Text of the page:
My Favorite Tradition

At Christmastime when I was a little girl, I used to gaze across the yard and admire our “English” neighbor’s colorful and sparkling Christmas tree. I used to ask my mother, “Why can’t we have a Christmas tree?” She would normally sigh and give me the usual Amish answer, “It’s just the way it is.” Sometimes this would be followed with an admonishment that I should not ask such questions and just accept the Amish ways. 

When David and I were first married, we began our tradition of cutting, putting up, and decorating a Christmas tree. Even though I have to put up with the cranky mood acquiring and trimming the tree inevitably gets David into (yesterday he threatened to buy an artificial one, to which I responded with an emphatic “NO!), I love when the tree is up and I get to unwrap all the special ornaments that we’ve acquired over the years, putting on some Christmas music, and settling in to decorate the tree. I always follow up with setting up the creche that David made some years ago. There is a quiet space I get into then, which is the same one that I enjoy on the dark winter nights when the tree and the creche are lit, and I can sit in the living room with a cup of tea or hot chocolate, often with David. We either sit quietly or have conversations, surrounded by the festive lights. 

One of the reasons that the Christmas tree is my favorite tradition is that it represents so many things to me… not only is it a celebration of light in the darkest time of the year, but it is also a reminder of the message to the travelers on that long-ago night when the shepherds were given the message about the miracle birth. The tree was the center of the magical Christmases we tried to create for our boys when they were little. 

Here is a photo of the tree we put up last night:

And the creche:

As I was taking these photos, I realized how the living room represents who I am, past and present. My mother could teach me how to braid woolen rugs, but she could not teach me to squelch my inquisitive nature. This was eventually one of the reasons I left the Amish, which is represented in the book. 

I love all the traditions… the homespun arts I learned from my mother, and the traditions David and I started when we got married. I love the blend of my former life and the life I now live represented in our living room.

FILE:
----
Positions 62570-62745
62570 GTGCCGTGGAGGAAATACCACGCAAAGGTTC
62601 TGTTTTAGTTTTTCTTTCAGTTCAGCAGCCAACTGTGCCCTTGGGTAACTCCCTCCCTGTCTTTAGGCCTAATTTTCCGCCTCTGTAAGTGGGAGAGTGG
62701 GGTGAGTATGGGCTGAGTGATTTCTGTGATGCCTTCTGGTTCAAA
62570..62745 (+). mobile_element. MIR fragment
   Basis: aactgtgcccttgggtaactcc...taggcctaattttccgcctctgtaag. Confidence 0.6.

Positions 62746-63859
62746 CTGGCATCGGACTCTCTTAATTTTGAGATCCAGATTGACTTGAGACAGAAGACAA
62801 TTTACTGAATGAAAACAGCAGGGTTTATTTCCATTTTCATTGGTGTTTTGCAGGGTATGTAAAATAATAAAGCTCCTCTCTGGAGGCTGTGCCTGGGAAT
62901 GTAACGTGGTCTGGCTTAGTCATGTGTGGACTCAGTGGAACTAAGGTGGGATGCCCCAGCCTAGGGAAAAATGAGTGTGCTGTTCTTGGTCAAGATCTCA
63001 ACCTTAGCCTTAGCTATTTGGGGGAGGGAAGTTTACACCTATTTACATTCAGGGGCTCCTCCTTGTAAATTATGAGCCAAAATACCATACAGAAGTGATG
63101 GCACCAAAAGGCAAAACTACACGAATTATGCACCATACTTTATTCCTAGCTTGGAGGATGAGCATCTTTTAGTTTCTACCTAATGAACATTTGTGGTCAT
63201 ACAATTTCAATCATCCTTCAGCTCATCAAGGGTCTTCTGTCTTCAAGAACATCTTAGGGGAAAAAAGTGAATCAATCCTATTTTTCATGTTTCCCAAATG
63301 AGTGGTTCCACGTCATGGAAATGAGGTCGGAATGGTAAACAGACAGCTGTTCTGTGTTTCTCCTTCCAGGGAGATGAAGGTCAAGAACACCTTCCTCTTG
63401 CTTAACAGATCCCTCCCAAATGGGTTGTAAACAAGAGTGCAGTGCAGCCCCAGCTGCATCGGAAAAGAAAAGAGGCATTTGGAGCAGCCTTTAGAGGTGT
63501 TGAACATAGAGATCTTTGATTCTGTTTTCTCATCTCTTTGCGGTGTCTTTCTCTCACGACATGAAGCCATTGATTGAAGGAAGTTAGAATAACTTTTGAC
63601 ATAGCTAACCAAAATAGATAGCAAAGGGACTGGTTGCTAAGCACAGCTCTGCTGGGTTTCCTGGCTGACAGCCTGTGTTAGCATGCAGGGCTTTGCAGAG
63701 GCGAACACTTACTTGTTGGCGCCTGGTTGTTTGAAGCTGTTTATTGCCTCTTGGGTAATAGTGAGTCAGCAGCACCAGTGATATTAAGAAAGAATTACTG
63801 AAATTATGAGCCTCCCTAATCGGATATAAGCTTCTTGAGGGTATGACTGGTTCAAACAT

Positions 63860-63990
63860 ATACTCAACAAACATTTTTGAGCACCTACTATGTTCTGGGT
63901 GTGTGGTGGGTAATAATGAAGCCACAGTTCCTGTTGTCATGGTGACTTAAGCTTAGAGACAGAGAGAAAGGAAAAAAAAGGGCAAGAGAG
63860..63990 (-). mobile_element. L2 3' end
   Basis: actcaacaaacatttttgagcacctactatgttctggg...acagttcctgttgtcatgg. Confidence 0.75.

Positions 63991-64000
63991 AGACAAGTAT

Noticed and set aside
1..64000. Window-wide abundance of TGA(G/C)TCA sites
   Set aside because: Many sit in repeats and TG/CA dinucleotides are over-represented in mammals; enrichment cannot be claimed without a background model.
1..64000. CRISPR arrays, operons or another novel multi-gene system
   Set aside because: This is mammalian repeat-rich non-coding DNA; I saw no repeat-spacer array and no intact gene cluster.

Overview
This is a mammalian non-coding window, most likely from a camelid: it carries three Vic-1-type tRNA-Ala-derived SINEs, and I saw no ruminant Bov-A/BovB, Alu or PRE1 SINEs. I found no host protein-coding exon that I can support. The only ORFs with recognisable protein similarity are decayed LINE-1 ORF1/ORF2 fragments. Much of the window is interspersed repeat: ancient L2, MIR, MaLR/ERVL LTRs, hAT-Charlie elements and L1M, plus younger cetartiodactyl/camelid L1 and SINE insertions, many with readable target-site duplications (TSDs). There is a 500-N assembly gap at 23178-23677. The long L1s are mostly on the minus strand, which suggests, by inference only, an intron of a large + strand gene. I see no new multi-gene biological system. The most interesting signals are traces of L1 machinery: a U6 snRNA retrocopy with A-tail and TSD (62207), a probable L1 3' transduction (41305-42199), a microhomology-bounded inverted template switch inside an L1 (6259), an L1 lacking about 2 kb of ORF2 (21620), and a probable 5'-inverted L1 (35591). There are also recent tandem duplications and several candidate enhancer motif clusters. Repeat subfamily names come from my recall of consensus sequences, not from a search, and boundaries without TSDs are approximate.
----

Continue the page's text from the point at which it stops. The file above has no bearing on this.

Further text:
Sharing is caring

6 thoughts on “My Favorite Tradition”

  1. Your tree is beautiful! We have a real tree too. I LOVE your creche! It is beautiful also! Your husband did a great job making it.

    Merry Christmas!

  2. Lovely tree, Saloma. Cutting our own tree has become a family tradition for us, too, since moving to Canada.

    I also know what you mean about the blend of former and present lives, and not just at Christmas. I suspect many people experience something similar (if they stop to analyse it). You always carry bits of your past with you, but then add on your own unique approach to life.

  3. Angela, I like our creche very much, thanks. I will pass your compliment on to David. He is so talented!

    Botanist, thank you for the compliment on the tree. I love the way you phrased it about our carrying a blend of former and present lives. I have to look for these, because the transition between my two “lives” was so dramatic and what felt like final at the time.

    Misha, I’m sure you enjoy your kittens, so it’s a tradeoff. We all make choices about what is important to us, don’t we?

    Monica, the “little” part of this tree is the only part I don’t like. It’s so short and squat… well sort of like me! And yes, I know what you thought, “That looks so Amish!” (Am I right?) Every house I’ve ever lived in had that look. Another aspect of my taste/who I am.

    Thanks all, for your comments.


  4. I recently stumbled across your blog and have been reading it during every spare second I’ve had since. I know it’s almost two years since this entry was posted, but I wanted to share a couple of my favorite Christmas traditions. Sometime during the last week of November we always make candy chains to hang as a countdown to Christmas. They’re made by wrapping the candies in plastic wrap and tying between each one with ribbon. Each day you get to cut off one and eat it the piece of candy after you have done an anonymous kind deed for someone. My children’s favorite years were the ones when all of the candy was homemade. Another tradition is doing the twelve days of Christmas anonymously to someone we have thoughtfully chosen. My sister wrote a beautiful poem to go along with each piece of a nativity set. One piece is given along with a treat for twelve days and then they have a complete nativity scene.

Leave a Comment

Your email address will not be published. Required fields are marked *

This site uses Akismet to reduce spam. Learn how your comment data is processed.

Scroll to Top
Scroll to Top